Healing: A Long Journey

Of all the journeys I have been on, healing is a long journey and I am still travelling. It is a journey that often begins in the depths of despair, where pain and suffering seem insurmountable. I feel like a tourist for all the places I have called home, all the places I have visited and where I have stayed for a while, I have left a piece of me.

This reminds me of Kahlil Gibran’s timeless masterpiece “The profit”, where he writes: “The deeper the pain in your being, the more joy you can contain.” His profound words of wisdom speak to the paradox of healing: that from our deepest pain can emerge our greatest strength. It is by facing our wounds, accepting our vulnerabilities, and finding meaning in our suffering that we discover the resilience of the human spirit. I discovered my ability to endure pain and learned not to lean on things that are not for me.

Healing requires perseverance

Healing is not a linear journey; It is a series of peaks and valleys, of setbacks and advances. It requires patience and perseverance, as well as a willingness to confront the shadows of the past. As Rumi, the 13th century Persian poet, wrote: “The wound is the place where light enters you..” It may sound cliché when we hear or read things, but when we experience things and then read them, we feel the depth of the words. In our brokenness we find the seeds of our transformation, the potential for renewal and growth.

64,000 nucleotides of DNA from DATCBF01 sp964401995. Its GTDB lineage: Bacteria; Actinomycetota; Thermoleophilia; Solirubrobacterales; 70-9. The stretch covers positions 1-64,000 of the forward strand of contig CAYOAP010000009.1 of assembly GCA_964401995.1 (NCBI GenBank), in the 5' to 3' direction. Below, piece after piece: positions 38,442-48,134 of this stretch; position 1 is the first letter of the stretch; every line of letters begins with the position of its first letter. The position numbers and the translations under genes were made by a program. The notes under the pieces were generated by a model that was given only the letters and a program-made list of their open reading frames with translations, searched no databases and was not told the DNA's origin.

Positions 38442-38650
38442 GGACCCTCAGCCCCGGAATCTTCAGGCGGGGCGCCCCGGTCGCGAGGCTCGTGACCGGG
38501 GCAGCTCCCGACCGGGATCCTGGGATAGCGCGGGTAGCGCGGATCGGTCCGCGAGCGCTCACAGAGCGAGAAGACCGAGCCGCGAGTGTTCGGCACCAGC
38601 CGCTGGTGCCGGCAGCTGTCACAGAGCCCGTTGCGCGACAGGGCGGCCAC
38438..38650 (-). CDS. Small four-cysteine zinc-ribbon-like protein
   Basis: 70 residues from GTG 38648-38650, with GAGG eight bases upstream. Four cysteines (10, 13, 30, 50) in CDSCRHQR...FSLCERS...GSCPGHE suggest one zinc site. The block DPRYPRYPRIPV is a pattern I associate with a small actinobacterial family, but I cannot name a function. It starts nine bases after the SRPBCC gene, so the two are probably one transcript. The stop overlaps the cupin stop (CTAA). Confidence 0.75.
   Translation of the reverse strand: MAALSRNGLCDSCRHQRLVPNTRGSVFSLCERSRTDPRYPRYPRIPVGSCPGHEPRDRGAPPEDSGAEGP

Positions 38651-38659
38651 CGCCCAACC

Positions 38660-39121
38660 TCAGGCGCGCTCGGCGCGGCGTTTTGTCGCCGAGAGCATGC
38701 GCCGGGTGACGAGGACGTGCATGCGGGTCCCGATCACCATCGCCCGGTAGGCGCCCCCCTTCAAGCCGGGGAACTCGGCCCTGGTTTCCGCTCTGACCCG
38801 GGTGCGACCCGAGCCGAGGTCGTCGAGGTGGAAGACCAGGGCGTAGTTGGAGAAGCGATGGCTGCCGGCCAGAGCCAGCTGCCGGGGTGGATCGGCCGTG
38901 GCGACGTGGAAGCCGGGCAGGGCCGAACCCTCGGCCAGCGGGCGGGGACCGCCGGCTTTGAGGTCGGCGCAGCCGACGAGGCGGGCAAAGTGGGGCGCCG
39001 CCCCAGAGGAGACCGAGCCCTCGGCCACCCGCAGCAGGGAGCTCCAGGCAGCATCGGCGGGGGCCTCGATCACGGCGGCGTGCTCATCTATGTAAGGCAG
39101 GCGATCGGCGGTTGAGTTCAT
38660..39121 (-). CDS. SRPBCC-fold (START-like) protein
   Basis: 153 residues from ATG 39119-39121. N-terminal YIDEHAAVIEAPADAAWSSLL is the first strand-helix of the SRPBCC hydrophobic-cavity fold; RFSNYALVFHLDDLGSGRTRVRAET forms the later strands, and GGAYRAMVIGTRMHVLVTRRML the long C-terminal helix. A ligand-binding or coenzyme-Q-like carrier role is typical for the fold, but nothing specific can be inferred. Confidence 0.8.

One of the most powerful examples of healing can be found in the history of Malala Yousafzai, the Pakistani activist for women’s education and the youngest Nobel Prize winner. Listening to her on YouTube, after surviving an assassination attempt by the Taliban at the age of 15, Malala emerged from the darkness with a renewed sense of purpose and determination. Despite the trauma she suffered, she refused to be silenced and used her voice to advocate for girls’ education around the world. Thanks to her resilience and courage, Malala has become a beacon of hope and inspiration to millions of people.

In the words of poet Nayyirah Waheed, “And I said to my body softly, ‘I want to be your friend.’ He took a deep breath and replied, ‘I’ve been waiting for this my whole life.’” The body stores trauma and healing begins with self-compassion, with kindness and understanding towards ourselves in our moments of greatest need. It’s about accepting our imperfections, honoring our scars, and recognizing the beauty in our brokenness.

Let us be kind to ourselves and to others, knowing that healing is not a destiny but a way of being. Create your own space, your rhythm of life, sometimes it is in the act of creation, of expression, that we find our greatest source of healing.

I am participating in #BlogchatterA2Z 2024 and I will write an informative post almost every day for you. 🙂 Keep reading!

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